How are you? Hoping things are going well for you this year. It’s been quite the Winter hasn’t it? I notice that you are connected to Sam Smith, who is the VP of Marketing for Acme Corp. I saw that Acme has a Marketing Specialist position listed on their website. It looks really interesting, and I would love to find out more about the job. Would you mind introducing me? I know how busy you get this time of year, so I wrote up a little blurb to pass along to make it easier. Oh, and I also wanted to share this article I found – thought you might find it interesting. 
  3. Message someone on LinkedIn even if they aren’t your connection.
    If you share a mutual group, you can contact them without being connected.
  4. Always return a recruiter’s call.
    They aren’t there to harass you. Good recruiters want to build a relationship with you to find the right fit for their company or agency.
  5. Don’t hesitate to reach out to a recruiter about a job you see.
    Even if the opening isn’t a fit, one down the line might be. The recruiter will have the “inside scoop” on the job.

    “Job descriptions can be vague and don’t tell the whole story, says Corporate Recruiter Deonna Campbell. “Having a brief conversation with the recruiter can clear up any questions you may have and can expand on what the job entails. Even if you aren’t interested in this particular opportunity, getting more information might help someone you know.”

  6. Start a “kudos” folder. This is a folder (email or paper) with any documents or emails that you get that you can use down the line to further your case during a performance review, for getting a raise, updating your resume or at an interview. Suggested items to be included: a congratulatory email from your boss about successful completion of a project, a list of webinars or classes you have attended in your field, statistics from work projects, etc. It’s better to save these items as you get them instead of having to scramble and backtrack.

Bonus tip– Be proactive and start using  Twitter to build up your connections. Someone may not accept your connection request on LinkedIn, but you can always follow them on Twitter. Follow target companies/people and make sure to interact (retweet, reply and like) with them before you need a job. This is an easy, low pressure way to build up your network.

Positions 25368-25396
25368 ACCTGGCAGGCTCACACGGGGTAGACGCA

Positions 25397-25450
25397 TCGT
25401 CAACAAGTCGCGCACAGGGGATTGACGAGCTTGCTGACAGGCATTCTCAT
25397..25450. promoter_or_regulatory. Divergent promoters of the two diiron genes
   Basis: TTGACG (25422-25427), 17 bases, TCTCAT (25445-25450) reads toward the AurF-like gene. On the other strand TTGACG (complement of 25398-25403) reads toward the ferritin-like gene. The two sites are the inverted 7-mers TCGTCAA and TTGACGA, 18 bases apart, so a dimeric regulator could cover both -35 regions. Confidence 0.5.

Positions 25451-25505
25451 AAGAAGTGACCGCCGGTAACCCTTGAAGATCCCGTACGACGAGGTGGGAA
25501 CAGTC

Thanks
* Just for fun * Check out this site where you can make your own personalized virtual candy heart. Happy Valentine’s Day!

A version of this post, by our Social Media Specialist, also appears on LinkedIn.

taglineOldcastle

Oldcastle is North America’s largest manufacturer of building products and materials. With more than 2,000 locations throughout North America, we are in constant pursuit of the next generation of successful decision makers, leaders and problem solvers. Learn more about joining the Oldcastle team HERE.

Follow us for jobs and career advice:
Twitter
LinkedIn
Instagram
YouTube
Facebook
Pinterest

Also, don’t forget to join our Talent Community to receive a monthly e-mail newsletter with expert advice on the job search process.

 

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12 Days of… Concrete Career Tips

  1. 12 days of concreteWhen you upload your photo to LinkedIn (or for any other use), save it as your full name (i.e. Joe Jobseeker). It’s good for SEO.
  2. Google yourself once a month to see what shows up for your name (or if someone else with your same name appears first). Note – your LinkedIn profile should be one of the first results you see.
  3. Start a new email just for job search/career purposes. An alumni email address is also great to use for professional job related inquiries.
  4. Get rid of the objective on your resume. It’s just wasting space. You’re better off beefing up a Summary or Summary of Qualifications section.
  5. Change your LinkedIn public profile URL from the standard one they give you (which includes a string of numbers) to a more customized, personalized one (ex. https://www.linkedin.com/in/JoeJobseeker).
  6. Write a recommendation for a deserving colleague on LinkedIn.
  7. Ask a colleague to write a recommendation for you.
  8. Put together a list of three references. Do it now so you won’t have to scramble when you need it.
  9. Add rich media (videos, images, documents or a presentation) to your LinkedIn profile.
  10. Start a Twitter account and follow industry related people, associations and companies. If you already have a profile, start a Twitter List entitled “Cool companies” and add those accounts to your list.
  11. Update your Facebook page profile with your current position and company. This information can be found by recruiters/hiring managers.
  12. Compare your resume to your LinkedIn page – they should not be the same thing! LinkedIn is your personal brand – not just a repeat of resume bullet points. Change accordingly.

Lucky #13 tip – Update your professional headline on LinkedIn. Pick keywords for your field – don’t just put your current job title. Also, if you current job title is not one recruiters would look for or recognize, change it! For instance, a receptionist might be called “Director of first impressions.” Very few employers and ATS (Applicant Tracking Systems) will search for that job title. Use common standard titles.

 

A version of this post, by our social media specialist, appears on LinkedIn.

taglineOldcastle

Oldcastle is North America’s largest manufacturer of building products and materials. With more than 2,000 locations throughout North America, we are in constant pursuit of the next generation of successful decision makers, leaders and problem solvers. Learn more about joining the Oldcastle team HERE.

Follow us for jobs and career advice:
Twitter
LinkedIn
Instagram
YouTube
Facebook
Pinterest

Also, don’t forget to join our Talent Community to receive a monthly e-mail newsletter with expert advice on the job search process.

 

 

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4 Ways To Make The Most of Social Media In Your Job Search